While e-commerce will surpass modern trade in overall sales, it will still remain a very important channel for the urban India. Metros (cities over 1 lakh population) now have almost one fourth of their sales coming from the modern trade stores.
Apart from the growth in digital commerce and relevance of modern trade, there will also be changes in the general trade channel which has stayed quite the same for decades. While some kiranas in urban areas will likely upgrade to look more like modern stores in the future, there would be a large scale adoption of digital payments and direct ordering from the FMCG brands.
Finally, the social commerce channel will see robust growth in the coming years, recording a CAGR of 62.4% during 2022-2028: as the number of internet and social media users surges. Social media will likely become a vital shopping platform as they allow for more customized offers and target-specific ads, thanks to the high volume of user data collected by social media apps.
Trend 5: Millennials and GenZ become the main actors
As Gen Z and Millenials account for a growing part of the population (34% for Millennials and 27% for Gen Zers), their consumption habits and preferences are becoming mainstream. Among them is a liking for quick deliveries and convenience, an increasing digital savviness and a desire for healthier products.
The requirement for quick deliveries is especially true for the convenience of having the product delivered at home or available at your doorstep; after having experienced these new channels during the pandemic, the consumers are more likely to use them than post-pandemic.
Hybrid shopping accounts for 27% of consumer purchases and 36% of purchases made by Gen Z.
Millennials and Gen Z are far more challenging to reach through old-fashioned marketing campaigns: 84% of Millennials don’t trust traditional advertising; they are far more sensitive to experiences than hard sells.
Gen-Z consumers are far more sensitive to money-saving opportunities (as they are less confident about the future and tend to check their bank balance more frequently) and socially and environmentally engaged companies.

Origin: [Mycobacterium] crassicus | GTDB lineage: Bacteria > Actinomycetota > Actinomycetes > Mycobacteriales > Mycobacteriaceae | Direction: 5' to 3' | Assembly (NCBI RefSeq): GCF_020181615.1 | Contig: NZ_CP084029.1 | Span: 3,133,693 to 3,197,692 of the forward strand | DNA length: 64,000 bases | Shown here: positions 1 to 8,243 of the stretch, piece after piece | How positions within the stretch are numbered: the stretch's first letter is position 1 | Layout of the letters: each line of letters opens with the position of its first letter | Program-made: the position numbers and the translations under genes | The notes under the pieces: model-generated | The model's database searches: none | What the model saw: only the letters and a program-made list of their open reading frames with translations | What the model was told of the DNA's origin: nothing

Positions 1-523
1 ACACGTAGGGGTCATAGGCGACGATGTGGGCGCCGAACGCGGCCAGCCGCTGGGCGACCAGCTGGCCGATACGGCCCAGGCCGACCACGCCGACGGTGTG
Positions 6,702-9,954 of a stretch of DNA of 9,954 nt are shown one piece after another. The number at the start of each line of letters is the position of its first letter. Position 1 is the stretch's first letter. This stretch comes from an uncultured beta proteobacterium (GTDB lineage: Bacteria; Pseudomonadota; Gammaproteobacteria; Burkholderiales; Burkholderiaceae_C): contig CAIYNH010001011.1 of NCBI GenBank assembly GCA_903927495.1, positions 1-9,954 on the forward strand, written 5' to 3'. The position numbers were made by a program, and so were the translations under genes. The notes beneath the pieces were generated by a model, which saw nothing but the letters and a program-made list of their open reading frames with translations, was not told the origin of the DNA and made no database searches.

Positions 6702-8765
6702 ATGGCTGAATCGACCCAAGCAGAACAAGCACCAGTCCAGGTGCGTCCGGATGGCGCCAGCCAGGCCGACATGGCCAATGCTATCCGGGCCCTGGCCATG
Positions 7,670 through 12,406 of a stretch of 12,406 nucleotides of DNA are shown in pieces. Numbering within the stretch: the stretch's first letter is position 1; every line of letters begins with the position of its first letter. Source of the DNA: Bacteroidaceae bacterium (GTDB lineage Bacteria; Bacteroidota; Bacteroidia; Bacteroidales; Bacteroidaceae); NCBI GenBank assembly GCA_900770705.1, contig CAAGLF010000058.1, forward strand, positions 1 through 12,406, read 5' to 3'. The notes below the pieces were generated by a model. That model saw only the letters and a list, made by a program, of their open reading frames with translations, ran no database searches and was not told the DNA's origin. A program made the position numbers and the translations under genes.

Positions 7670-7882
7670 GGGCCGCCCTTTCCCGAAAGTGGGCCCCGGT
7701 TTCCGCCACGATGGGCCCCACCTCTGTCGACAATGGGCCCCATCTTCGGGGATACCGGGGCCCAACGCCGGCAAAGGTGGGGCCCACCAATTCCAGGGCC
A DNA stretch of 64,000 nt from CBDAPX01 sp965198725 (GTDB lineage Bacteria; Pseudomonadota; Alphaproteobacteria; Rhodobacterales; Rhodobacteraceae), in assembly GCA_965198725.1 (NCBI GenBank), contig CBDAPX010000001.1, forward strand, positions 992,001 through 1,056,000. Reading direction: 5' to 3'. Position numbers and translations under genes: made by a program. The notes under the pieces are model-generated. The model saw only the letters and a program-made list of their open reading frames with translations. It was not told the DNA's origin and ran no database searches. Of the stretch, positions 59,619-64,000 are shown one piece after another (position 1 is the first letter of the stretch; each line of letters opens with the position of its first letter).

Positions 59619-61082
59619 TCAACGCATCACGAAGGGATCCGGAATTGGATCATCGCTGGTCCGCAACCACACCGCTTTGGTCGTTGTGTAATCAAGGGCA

61% of Gen Zs believe brands are better positioned than governments to solve social problems. They also prefer buying Indian products: 92% of Indians have reported purchasing local products over imported ones.
More consumers will compare different options before buying, thanks to the increased online information. They will also be more attentive to the information displayed on the packaging (“knowing before buying” behaviour)
Health will remain a concern in the FMCG Market: in F&B, dietary preferences will shift towards organic/vegan products, driving sales of health & nutrition-focus brands.
Consumers will prefer branded products as they are perceived to be associated with better quality, safety and health benefits.
Women will become a new class of consumers online: they represented 44% of online consumers in 2020, up from 34% in 2010.
Trend 6: Consumers to get older and wealthier
By the year 2050, India will have a notably larger mid-age population. They will likely have more purchasing power (being a family and not single households) and will buy according to their life-cycle stages: couples typically buy more durable goods, parents buy children or family-related products, and their expenses in-home care/ personal care increase towards family-sized packs; finally when children leave the nest, the revenue of the parents stabilize, and they can spend more on luxury/health related items.